I Remember feeling like maybe something wasn’t right, like I remember that feeling of I didn’t want anyone to catch This happening or because I felt like I was gonna be in trouble for doing something wrong. I remember getting the The talk from my mom, my sister and I both about being young ladies and sitting a certain way in a dress and you’re too old to you know Sproul out on the floor if you’re wearing a skirt, those kinds of things, and thinking, okay, i don’t want to get in trouble for doing something wrong. And then when I finally did open my mouth and talk about it was with my best friend at the time in elementary school And I said so what great fourth or what do you think in a? Um, i think I was probably by that time was like fourth grade.
I was getting older and it was kind of something that was kind of tugging at me, making me think, okay, i, something’s not right here, so this has probably been going on. It had been going on for a while. Yes, um, and you know I was never the kid to keep a secret, which is really weird.
0:18:34 – Speaker 3
I was a talker. That’s good to know.
0:18:39 – Speaker 4
Yeah, that’s why you’re in it nextTalk.
0:18:42 – Speaker 1
Seriously, i was like the informer in my house. It was now my son In my house, but I was that kid who just couldn’t wait to tell whatever the big news was, or the story, or blab all about my day. When I got home, i was a talker.
0:18:56 – Speaker 4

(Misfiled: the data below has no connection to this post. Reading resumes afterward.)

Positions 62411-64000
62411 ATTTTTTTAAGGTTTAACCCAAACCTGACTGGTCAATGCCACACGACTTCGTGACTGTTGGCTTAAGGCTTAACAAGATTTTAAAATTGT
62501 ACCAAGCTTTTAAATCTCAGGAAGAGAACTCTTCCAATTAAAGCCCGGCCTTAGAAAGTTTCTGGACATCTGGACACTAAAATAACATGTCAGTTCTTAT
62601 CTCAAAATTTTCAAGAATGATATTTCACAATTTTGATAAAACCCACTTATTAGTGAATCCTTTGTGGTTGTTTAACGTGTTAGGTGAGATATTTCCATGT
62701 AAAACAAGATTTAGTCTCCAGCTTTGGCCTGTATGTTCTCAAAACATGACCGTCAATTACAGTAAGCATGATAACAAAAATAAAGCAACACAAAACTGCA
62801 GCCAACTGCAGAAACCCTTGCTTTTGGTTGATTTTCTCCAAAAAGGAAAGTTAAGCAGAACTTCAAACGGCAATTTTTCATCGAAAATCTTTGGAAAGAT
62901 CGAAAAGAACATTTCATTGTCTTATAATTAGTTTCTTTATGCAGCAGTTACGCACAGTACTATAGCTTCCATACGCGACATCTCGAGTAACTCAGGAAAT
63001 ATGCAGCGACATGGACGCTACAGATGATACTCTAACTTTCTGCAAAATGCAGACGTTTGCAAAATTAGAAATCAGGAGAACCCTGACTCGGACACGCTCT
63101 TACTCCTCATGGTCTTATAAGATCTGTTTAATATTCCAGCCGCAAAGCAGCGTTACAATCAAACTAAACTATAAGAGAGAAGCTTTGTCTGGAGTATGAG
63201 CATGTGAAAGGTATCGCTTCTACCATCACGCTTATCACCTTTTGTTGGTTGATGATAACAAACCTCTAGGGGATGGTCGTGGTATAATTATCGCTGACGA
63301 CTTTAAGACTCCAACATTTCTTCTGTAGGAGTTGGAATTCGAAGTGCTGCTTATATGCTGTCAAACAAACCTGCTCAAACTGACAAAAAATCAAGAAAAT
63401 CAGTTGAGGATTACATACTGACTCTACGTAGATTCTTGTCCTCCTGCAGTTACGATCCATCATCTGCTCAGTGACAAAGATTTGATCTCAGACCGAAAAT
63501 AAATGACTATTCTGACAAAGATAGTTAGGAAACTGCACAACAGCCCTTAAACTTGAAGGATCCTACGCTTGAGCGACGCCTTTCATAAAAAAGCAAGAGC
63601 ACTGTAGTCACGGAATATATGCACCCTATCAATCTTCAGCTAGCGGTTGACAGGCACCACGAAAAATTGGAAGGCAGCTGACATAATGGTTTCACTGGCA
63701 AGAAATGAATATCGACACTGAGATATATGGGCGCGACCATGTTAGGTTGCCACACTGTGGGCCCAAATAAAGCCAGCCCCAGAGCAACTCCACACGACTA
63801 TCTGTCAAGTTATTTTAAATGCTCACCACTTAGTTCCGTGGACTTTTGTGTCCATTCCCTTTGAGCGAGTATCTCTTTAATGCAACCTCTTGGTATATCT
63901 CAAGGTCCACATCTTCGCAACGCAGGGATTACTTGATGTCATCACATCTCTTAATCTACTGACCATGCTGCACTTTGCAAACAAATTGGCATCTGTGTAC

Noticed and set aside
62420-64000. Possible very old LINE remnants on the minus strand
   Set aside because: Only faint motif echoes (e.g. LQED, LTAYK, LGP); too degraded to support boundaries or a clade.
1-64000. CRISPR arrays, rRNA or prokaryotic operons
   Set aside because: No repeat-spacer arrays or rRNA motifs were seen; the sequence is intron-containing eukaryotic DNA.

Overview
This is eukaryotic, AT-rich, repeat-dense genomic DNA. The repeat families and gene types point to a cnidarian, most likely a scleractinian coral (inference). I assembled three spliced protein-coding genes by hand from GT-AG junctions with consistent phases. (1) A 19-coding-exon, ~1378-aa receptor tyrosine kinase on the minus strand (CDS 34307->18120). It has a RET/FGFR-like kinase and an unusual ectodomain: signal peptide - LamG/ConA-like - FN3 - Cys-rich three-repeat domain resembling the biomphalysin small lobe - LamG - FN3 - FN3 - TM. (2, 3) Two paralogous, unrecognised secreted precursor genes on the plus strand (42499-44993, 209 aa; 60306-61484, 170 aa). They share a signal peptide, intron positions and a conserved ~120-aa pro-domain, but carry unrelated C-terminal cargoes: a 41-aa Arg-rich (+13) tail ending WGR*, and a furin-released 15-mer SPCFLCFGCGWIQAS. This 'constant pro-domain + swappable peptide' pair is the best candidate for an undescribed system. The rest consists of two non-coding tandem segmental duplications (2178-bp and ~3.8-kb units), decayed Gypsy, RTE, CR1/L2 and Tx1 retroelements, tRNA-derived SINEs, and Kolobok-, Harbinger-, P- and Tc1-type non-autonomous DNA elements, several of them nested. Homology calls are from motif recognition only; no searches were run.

So parents, we need to take alert of that.
0:18:58 – Speaker 3
Yes, i had a mom say that the other day She said I don’t have to worry because my daughter is the talker. And she tells me everything, so I know she would never keep a secret. So that is so important.
0:19:09 – Speaker 1
Yes, but I was the talker and I had a very big secret. Wow, and I still hate the word secret, but and I know we’re gonna talk some more about safe secrets and unsafe secrets But in this I think I do need to say a Person that you trust who asks you to keep something secret That can make that person no longer a safe person. I think parents need to share that with children, because had I known at that early age, okay, this is someone I trust and I love, but there’s this secret here that I think I need to tell people about. You know what I mean. Like I didn’t have the language, so I ended up telling my best friend And I think I said something to the point of well, it’s like We’re, i’m his girlfriend, but he’s so much older.
0:20:01 – Speaker 4
Like it didn’t make sense, you know, because it by that time there were little boys and girls, that would be girlfriend And you’re just on the playground with this girl, right? I’m just on the playground chatting, trying to let this out.
0:20:11 – Speaker 2
0:20:12 – Speaker 1
I said I was the talker holding on to a secret so it was trying to burst out of me But right, someone I felt safe with.